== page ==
For these reasons, whatever happens next in Marib, it is increasingly clear that the international approach to Yemen needs to be rethought. The UN’s current two-party mediation framework that focuses narrowly on the Huthis and the Hadi government (with Saudi Arabia active behind the scenes and wielding a de facto veto over any settlement) excludes many of the armed and political factions likely to influence the durability of a ceasefire or political settlement. It also boxes out political parties, civil society actors, women’s groups and youth organisations that have been crucial throughout the war to preserving local stability and social cohesion and whose buy-in and support will thus be important in sustaining any pact.

With EU support, Washington should advocate for an approach to peacemaking that takes into account the conflict’s deepening complexity and creates space for this range of actors.

With EU support, Washington should advocate for an approach to peacemaking that takes into account the conflict’s deepening complexity and creates space for this range of actors. The EU and Special Envoy Lenderking should press for the creation of a UN-chaired international contact group, which can revisit the UN mediation framework and encourage adoption of a new multi-party approach that better reflects the emerging reality on the ground. Such a body could establish a division of labour among its members to support the peace process, with sub-groups focusing on key topics such as sub-national conflicts (like the one between the government and STC), economic warfare and outreach to the Huthis in Sanaa, which has been constrained by COVID-19, with no senior diplomat visiting since early 2020.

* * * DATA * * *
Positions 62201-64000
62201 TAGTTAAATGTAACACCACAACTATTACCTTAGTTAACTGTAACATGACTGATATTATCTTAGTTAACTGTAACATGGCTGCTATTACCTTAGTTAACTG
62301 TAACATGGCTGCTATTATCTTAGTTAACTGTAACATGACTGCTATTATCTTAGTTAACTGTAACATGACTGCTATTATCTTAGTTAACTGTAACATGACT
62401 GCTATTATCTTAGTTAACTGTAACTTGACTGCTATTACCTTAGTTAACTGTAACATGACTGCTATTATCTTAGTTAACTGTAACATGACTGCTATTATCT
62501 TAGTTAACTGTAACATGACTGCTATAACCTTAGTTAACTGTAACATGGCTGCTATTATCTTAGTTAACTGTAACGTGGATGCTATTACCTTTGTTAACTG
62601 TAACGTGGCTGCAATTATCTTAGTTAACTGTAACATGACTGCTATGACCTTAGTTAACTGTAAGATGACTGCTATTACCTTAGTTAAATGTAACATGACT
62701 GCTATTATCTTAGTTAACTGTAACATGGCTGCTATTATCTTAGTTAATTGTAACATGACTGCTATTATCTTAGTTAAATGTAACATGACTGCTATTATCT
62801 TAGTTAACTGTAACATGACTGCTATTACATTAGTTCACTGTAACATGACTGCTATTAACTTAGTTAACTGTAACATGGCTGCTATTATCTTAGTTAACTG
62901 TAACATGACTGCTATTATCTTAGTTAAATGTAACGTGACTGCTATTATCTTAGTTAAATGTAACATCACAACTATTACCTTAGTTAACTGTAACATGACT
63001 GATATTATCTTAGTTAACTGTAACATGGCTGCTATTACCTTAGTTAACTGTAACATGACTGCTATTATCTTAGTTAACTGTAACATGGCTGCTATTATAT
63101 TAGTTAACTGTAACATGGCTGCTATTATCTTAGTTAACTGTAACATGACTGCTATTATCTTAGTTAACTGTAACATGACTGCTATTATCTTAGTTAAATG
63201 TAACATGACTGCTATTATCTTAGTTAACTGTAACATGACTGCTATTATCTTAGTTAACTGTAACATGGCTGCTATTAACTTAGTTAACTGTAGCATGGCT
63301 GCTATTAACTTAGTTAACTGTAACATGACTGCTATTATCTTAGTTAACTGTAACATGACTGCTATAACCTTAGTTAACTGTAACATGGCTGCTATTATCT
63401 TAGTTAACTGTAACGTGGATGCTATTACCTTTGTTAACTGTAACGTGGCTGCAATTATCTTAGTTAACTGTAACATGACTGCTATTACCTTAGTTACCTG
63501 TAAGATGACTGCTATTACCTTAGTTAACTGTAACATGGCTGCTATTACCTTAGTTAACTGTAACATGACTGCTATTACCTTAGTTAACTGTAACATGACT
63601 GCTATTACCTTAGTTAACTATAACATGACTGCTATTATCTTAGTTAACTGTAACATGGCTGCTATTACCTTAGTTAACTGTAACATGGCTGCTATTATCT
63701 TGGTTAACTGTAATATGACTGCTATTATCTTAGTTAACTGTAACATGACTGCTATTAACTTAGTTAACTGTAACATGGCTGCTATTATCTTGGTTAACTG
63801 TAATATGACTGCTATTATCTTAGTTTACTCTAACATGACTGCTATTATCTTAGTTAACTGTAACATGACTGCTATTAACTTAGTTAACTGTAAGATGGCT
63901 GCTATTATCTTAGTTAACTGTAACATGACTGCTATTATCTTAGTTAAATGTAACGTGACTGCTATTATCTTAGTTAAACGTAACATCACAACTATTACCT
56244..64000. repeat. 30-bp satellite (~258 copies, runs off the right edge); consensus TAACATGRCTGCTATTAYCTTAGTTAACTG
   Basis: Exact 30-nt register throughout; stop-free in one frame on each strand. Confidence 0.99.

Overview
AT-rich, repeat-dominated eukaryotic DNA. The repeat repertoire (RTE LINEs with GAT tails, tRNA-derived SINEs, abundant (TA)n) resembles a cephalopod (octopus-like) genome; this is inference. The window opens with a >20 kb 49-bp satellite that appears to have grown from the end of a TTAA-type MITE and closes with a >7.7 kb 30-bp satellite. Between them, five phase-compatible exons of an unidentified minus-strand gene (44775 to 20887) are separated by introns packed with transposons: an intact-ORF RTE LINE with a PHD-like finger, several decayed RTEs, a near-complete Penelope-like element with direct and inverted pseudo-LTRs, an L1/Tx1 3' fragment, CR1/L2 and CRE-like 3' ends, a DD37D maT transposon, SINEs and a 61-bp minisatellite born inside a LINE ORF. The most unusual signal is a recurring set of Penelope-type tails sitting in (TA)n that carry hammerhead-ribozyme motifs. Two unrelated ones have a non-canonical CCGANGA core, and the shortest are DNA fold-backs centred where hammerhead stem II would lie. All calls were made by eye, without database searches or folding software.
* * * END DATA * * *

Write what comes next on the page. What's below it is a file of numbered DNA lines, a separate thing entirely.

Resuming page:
A Role for the EU and Its Member States

The EU and its member states should bolster UN-led efforts to alleviate the humanitarian crisis. They should also help coordinate the international diplomatic response to the war.

The EU’s inclusion in an international contact group would allow EU representatives to act as a force multiplier, positioning them to solicit funds and diplomatic capacity from member states for issues the group determines to be priorities. The EU and member states can also, along with P5 members and others, push for contact group members to start making regular diplomatic trips to Sanaa, Aden and perhaps Marib to ensure better contact with the Huthis, the Hadi government and other relevant groups in Yemen, providing them with a clearer picture of international thinking about the conflict. The EU and its member states can also play an important role in advocating within the contact group for a more inclusive political process, and share their practical experience in brokering local truces, reopening roads and freeing prisoners.

Whether or not as part of any contact group, to help make the peace process properly inclusive, the EU and its member states should throw their weight behind efforts to press the UN Security Council to adopt a broader interpretation of Resolution 2216 (prevalent interpretations of which have unhelpfully limited UN mediation to two-party negotiations to end the fighting) so that the UN can introduce a quota for women and other civil society figures in direct talks. The EU should also work with the UN to establish a parallel mediation track with women’s and civil society organisations, that at a minimum enjoys a direct channel of communication with UN deliberations, and ideally leads to a substantive role in the negotiation of a political settlement for those involved. The EU already funds work for women’s inclusion; it should increase its support for and engagement with groups on the ground.

The EU and member states should also begin active discussions about how to increase humanitarian funding for Yemen in light of COVID-19’s continued spread, the troubling socio-economic indicators and the huge deficit facing UN aid agencies in 2021. The EU should make it an even greater priority to allocate extraordinary humanitarian funds in response to the virus and increase its development assistance through joint programming with member states under the new EU multi-annual budget. Finally, whether or not the war continues, the EU and member states should start making medium-term plans to help improve conditions – potentially entailing local infrastructure development, capacity-building support for local government and civil society organisations, small business loans and similar efforts in areas away from the front lines that are starved of basic services and governance. Such projects could help foster at least a modicum of stability away from the fighting and may prevent the further deterioration of local institutions.